Interstitial lung disease: Dyspnea, rales, clubbing, radiographic interstitial opacities, and focal honeycombing occur. PFTs show restriction. Histology shows a cellular interstitial pneumonia. One patient improved on oral steroids [1].

Necrobiotic nodules (= "sterile abscesses"): These have only been described previously in 2 patients with ulcerative colitis diagnosed 11 & 25 y earlier, respectively. Bowel disease was inactive. High fever and constitutional symptoms were present. There was no response to antibiotics. Radiographically, there were multiple nodules, some cavitated. In one case, p-ANCA (anti-lactoferrin IgG antibody) was present. Early lesions showed PMNs and fibrin with necrosis. Cavities were surrounded by granulation tissue. Giant cells and granulomas were absent. Steroids ± cyclophosphamide produced remission, without relapse, in both cases [1].

Other pulmonary conditions associated with Crohn's disease: Granulomatous involvement of larynx, trachea, bronchi, and alveolar parenchyma [1,3]; and subclinical lymphocytic alveolitis [4] have been described. Also, sarcoidosis has been described in association with both Crohn's disease and ulcerative colitis [1]. The role of the associated p-ANCA and immune complexes in the development of lung disease is unknown [5,6]. Pleuritis ± pericarditis, sometimes with effusion, is frequent [1].

Support for relation of lung disease to IBD: Evidence includes 1) coincidental exacerbations, 2) bronchiolitis immediately following colectomy, 3) inflammation in bronchi resembling that in ulcerative colitis, and 4) response to steroids [1].

Drug-induced disease with IBD: Drugs used to treat IBD, including sulfasalazine, 5-aminosalicylate, and methotrexate, can produce lung disease that resembles IBD-related disease [1].

Summary of Respiratory Manifestations of IBD (N = 89 patients) [1]

Airway disease

Parenchymal disease

Tracheobronchial stenosis 6.7%

COP-like pattern 12.4%

Chronic bronchitis 10.2%

Interstitial lung disease 18%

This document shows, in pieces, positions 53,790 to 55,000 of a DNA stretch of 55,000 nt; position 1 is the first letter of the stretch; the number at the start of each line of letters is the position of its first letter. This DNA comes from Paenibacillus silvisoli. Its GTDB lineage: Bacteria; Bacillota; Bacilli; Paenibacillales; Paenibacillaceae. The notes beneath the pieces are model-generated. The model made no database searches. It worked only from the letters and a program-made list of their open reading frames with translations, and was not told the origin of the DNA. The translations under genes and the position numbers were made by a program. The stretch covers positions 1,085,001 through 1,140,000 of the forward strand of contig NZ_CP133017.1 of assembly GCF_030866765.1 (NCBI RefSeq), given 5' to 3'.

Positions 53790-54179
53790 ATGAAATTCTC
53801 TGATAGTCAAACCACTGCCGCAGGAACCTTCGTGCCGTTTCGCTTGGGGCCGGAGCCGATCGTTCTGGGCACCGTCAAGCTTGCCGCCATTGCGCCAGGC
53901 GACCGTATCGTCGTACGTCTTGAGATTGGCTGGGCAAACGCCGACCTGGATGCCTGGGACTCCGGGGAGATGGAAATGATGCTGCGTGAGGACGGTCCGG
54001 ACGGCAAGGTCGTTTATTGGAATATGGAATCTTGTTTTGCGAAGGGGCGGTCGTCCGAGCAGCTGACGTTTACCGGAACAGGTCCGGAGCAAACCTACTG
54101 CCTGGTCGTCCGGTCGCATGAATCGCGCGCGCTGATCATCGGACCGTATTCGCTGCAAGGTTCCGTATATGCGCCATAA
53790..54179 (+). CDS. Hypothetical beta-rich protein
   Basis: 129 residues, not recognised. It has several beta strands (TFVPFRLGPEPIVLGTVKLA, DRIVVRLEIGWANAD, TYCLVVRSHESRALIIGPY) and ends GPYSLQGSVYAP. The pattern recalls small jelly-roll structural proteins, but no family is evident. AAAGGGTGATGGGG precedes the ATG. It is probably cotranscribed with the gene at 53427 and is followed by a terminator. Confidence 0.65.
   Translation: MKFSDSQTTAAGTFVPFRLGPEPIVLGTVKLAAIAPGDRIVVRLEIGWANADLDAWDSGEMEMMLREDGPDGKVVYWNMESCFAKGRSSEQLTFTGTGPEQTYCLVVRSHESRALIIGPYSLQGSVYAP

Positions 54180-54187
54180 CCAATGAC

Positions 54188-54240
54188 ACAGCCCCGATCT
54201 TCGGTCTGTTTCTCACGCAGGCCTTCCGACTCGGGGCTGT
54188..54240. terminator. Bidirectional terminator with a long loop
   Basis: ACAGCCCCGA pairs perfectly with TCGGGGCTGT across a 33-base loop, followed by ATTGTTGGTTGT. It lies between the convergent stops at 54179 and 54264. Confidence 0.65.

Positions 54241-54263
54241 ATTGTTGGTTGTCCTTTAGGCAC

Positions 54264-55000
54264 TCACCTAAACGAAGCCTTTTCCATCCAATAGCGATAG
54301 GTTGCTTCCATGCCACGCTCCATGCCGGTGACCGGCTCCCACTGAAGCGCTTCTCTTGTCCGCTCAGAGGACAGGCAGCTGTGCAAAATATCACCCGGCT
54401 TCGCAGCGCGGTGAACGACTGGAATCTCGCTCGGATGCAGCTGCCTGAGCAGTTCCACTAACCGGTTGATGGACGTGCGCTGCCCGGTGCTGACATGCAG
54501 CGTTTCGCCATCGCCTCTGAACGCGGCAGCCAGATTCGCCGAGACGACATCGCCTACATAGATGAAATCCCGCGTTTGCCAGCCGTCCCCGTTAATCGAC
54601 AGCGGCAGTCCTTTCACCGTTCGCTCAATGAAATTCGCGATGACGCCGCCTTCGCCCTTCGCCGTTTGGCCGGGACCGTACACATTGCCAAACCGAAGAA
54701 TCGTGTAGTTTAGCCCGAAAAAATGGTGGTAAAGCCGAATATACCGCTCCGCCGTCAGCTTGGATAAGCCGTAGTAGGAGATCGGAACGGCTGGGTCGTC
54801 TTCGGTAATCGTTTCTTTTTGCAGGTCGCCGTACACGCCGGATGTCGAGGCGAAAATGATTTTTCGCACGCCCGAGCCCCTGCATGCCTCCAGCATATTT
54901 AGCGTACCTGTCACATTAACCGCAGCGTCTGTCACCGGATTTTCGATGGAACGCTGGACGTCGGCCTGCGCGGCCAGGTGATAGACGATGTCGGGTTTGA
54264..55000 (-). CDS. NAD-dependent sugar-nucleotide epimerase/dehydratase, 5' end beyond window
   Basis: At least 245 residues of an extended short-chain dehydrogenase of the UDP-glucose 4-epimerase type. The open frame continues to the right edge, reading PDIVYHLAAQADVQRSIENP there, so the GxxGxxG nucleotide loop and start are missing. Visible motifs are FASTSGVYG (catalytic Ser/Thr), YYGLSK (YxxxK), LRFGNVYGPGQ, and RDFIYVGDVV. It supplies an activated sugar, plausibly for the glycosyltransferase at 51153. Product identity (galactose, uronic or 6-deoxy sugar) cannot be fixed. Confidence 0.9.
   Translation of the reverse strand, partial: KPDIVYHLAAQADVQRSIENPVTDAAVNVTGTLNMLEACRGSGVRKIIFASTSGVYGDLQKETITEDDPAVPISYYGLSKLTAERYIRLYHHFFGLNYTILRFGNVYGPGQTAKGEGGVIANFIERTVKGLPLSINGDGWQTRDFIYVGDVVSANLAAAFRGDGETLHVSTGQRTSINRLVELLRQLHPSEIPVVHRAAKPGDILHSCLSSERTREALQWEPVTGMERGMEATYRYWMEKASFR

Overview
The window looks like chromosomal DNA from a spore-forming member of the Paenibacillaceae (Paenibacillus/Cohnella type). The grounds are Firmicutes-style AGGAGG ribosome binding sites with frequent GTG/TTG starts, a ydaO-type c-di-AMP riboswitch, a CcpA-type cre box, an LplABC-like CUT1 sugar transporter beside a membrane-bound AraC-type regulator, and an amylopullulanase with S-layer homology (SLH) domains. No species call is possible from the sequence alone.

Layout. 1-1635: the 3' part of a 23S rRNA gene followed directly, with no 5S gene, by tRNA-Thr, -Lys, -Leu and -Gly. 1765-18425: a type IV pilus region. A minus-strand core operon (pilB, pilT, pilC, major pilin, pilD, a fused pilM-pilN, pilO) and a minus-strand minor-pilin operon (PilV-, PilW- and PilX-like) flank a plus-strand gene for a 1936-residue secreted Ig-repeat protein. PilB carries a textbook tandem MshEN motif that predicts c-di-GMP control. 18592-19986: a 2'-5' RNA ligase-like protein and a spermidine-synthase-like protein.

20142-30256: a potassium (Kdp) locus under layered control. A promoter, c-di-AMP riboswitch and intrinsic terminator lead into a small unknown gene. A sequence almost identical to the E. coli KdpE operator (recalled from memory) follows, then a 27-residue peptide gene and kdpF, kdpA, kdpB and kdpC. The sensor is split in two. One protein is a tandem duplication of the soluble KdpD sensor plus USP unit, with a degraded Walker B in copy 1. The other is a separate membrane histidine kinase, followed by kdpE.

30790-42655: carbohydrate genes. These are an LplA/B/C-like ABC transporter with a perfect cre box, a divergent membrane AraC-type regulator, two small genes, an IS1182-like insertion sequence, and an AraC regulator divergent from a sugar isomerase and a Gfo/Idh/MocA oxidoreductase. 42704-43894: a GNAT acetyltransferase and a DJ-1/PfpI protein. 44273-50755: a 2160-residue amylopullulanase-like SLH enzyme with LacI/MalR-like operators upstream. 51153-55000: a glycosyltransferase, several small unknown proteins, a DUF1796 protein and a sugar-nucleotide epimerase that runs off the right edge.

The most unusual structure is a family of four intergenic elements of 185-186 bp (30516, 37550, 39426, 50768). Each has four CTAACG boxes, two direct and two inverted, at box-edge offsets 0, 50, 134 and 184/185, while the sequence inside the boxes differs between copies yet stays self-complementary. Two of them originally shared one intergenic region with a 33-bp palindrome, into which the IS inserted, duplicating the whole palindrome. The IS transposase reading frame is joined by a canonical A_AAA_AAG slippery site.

Chronic bronchitis + suppuration 7.9%

Pulmonary infiltrates & eosinophilia 3.4%

Bronchiectasis 22.5%

Necrobiotic nodules 5.6%

Chronic bronchiolitis 3.4%

Airway and parenchymal disease may occur separately or together.


Conclusions: Clinically-apparent pulmonary disease is rare with IBD. The pulmonologist may see the patient years after IBD is diagnosed, sometimes after bowel surgery, or when disease is inactive, but, nevertheless, should consider the possibility that a new-onset pulmonary disease is related to the IBD.

References

1. Camus P, Piard F, Ashcroft T, Gal A, Colby T. The lung in inflammatory bowel disease. Medicine 1993; 72:151-183.

2. Taylor R, Bernard G. Airway complications from free-basing cocaine. Chest 1989; 95:476-477.

3. Puntis J, Tarlow M, Raafat F, Booth I. Crohn's disease of the lung. Arch Dis Child 1990; 65:1270-1271.

4. Wallaert B, Colombel J, Tonnel A, Bonniere P, Cortot A, Paris J, Voisin C. Evidence of lymphocyte alveolitis in Crohn's disease. Chest 1985; 87:363-367.

5. Hardarson S, LaBrecque D, Mitros F, Neil G, Goeken J. Antineutrophil cytoplasmic antibody in inflammatory bowel and hepatobiliary diseases. High prevalence in ulcerative colitis, primary sclerosing cholangitis, and autoimmune hepatitis. Am J Clin Pathol 1993; 99:277-281.

6. Boberg K, Lundin K, Schrumpf E. Etiology and pathogenesis in primary sclerosing cholangitis. Scand J Gastroenterol 1994; 29 Suppl 204:47-58.

Case 10--Clinical summary

Comments: mw6825@itsa.ucsf.edu

Copyright 1997 by Martha L. Warnock

Last Revised 9/29/97